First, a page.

Any decision the Board makes should be based on a number of factors including those I listed above, not just merit.  That a book wins awards does not trump other considerations.  Books that are pervasively vulgar and have been removed from some schools had already earned awards, for example.  Yet the awarded books were removed for being pervasively vulgar.  That a book may have awards is nice but not determinative of whether it is or is not appropriate in a school setting given a school’s book selection policy, and so on.  

If awards and other merit are promoted as the reason to maintain a book and other means for book selection are overlooked or ignored, that is a sign someone is being misleading and cannot make a substantive argument.  Indeed NCAC is advising you of all of the awards and other merit involved in the books in this matter.  More than half of its letter is devoted just to that.  Did the US Supreme Court rule that pervasively vulgar books may be removed from public schools unless they won awards and were otherwise deemed meritable?  Did Judith Krug say “get it out of there unless it won awards”?

Look at the next part of the sentence, namely, “and not be a simple concession to the views of several parents or members of the community.”  This is parent shaming.  Shame on them for having views and for speaking out about them.  For the NCAC, defending censorship only goes so far.

It is also misleading.  Parents are allowed to speak up about school policies and practices.  Schools have a means for addressing those concerns.  If a school acts on those concerns and decides to remove a pervasively vulgar book, the school removed the book, not the parents.  No one is conceding to the parents and removing the book.  Rather, it is the school making that decision as it should.  It is misleading for NCAC to imply that if you remove the book, it will have been “a simple concession to the views of several parents.”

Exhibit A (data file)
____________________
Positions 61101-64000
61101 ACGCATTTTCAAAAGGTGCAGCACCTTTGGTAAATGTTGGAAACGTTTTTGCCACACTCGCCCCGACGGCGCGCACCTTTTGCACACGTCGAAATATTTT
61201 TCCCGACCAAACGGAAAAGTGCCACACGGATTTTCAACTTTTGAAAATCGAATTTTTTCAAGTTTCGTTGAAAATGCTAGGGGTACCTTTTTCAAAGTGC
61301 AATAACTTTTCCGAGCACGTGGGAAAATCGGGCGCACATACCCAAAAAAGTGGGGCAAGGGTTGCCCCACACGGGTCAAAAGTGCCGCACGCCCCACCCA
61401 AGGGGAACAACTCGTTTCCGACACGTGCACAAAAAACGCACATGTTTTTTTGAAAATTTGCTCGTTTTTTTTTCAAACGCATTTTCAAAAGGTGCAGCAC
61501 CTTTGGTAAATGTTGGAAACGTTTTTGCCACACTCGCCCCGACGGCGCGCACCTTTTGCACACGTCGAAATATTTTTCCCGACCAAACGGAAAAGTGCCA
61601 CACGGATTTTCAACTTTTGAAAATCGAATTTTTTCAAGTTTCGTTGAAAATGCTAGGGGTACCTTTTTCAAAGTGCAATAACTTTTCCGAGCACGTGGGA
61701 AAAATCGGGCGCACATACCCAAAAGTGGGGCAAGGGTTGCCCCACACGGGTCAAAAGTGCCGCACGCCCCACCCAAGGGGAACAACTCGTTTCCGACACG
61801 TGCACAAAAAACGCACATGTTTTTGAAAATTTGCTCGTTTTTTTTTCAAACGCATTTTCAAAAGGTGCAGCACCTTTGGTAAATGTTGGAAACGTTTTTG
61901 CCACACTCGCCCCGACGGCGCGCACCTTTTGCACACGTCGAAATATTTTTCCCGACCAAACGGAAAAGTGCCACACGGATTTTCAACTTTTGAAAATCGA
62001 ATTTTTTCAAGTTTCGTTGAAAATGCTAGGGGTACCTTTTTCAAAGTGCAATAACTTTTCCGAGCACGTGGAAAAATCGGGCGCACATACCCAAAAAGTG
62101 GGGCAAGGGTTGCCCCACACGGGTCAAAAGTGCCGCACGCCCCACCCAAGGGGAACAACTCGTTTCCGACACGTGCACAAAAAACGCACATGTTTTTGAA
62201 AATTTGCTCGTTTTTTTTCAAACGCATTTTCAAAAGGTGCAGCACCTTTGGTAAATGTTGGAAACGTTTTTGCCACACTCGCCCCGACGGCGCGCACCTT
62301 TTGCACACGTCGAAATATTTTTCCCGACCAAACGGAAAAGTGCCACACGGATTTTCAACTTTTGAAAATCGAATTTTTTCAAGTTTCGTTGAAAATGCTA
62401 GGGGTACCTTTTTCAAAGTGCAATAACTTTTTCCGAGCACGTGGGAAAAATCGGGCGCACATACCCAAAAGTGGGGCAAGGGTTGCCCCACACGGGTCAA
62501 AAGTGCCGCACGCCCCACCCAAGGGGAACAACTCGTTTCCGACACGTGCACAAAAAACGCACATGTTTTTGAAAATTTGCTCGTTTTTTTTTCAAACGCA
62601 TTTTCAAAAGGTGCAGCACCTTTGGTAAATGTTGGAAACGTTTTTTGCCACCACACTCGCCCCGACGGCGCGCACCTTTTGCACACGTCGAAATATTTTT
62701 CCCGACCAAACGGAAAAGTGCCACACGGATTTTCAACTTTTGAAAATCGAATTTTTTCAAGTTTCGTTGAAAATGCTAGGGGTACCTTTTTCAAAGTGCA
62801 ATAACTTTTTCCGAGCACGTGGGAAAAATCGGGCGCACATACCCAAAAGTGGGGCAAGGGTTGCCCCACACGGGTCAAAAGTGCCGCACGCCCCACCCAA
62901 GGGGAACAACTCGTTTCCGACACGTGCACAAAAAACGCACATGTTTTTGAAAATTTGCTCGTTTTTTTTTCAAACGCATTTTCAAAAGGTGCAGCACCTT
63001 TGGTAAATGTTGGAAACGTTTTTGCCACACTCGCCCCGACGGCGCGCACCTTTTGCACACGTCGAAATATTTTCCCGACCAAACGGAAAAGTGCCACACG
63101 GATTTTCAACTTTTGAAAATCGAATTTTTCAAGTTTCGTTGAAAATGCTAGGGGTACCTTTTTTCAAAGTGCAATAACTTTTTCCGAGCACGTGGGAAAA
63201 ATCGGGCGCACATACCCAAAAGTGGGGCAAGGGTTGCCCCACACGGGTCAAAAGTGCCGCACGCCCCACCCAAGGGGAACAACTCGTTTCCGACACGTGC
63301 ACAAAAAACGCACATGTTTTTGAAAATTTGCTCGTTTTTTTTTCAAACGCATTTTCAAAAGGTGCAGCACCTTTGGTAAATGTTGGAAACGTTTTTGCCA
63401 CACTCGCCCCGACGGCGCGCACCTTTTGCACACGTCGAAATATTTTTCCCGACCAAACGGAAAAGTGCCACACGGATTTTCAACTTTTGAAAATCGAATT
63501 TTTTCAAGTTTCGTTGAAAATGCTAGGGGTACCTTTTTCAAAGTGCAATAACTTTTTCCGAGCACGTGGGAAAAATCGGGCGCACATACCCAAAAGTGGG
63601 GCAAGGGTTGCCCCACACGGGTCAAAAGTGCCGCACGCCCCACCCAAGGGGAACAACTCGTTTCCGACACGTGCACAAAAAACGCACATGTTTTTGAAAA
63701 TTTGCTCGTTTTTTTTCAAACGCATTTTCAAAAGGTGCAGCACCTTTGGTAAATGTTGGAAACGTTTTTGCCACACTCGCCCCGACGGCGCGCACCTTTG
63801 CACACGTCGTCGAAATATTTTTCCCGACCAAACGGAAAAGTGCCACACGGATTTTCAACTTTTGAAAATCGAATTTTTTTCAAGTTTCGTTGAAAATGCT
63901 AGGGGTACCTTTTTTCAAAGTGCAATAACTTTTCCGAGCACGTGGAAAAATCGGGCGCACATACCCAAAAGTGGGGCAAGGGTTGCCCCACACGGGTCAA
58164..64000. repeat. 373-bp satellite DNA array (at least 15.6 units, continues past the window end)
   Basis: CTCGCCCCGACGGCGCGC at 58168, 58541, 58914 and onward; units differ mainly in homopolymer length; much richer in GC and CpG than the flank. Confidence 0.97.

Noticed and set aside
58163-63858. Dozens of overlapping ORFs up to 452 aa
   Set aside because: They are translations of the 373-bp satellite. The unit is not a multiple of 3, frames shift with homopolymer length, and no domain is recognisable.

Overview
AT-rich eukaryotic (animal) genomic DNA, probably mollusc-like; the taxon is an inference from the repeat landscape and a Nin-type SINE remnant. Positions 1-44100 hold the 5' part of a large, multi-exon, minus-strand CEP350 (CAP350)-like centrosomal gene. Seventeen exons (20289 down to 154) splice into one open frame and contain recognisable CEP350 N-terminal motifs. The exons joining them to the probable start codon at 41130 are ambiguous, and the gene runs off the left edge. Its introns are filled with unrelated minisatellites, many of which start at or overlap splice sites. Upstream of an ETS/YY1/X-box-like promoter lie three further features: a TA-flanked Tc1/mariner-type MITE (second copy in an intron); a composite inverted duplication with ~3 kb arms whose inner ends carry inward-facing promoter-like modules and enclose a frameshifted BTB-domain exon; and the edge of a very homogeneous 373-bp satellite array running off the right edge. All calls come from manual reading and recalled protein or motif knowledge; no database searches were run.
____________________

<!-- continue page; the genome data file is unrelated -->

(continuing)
Most misleading about that NCAC sentence is that it demonstrates both 1) you are not to be swayed by “several parents or members of the community” while 2) you should be swayed by people outside the community who adjudge “pedagogical and literary merit.”  So parents, don’t listen to them, but award granters and book reviewers that are not censored, definitely listen to them.  And NCAC did this all in a single sentence.

“It is our understanding that books go through a rigorous review at RFH before they are included in the curriculum, with literary and artistic merit being a key consideration.”  NCAC's understanding, of course.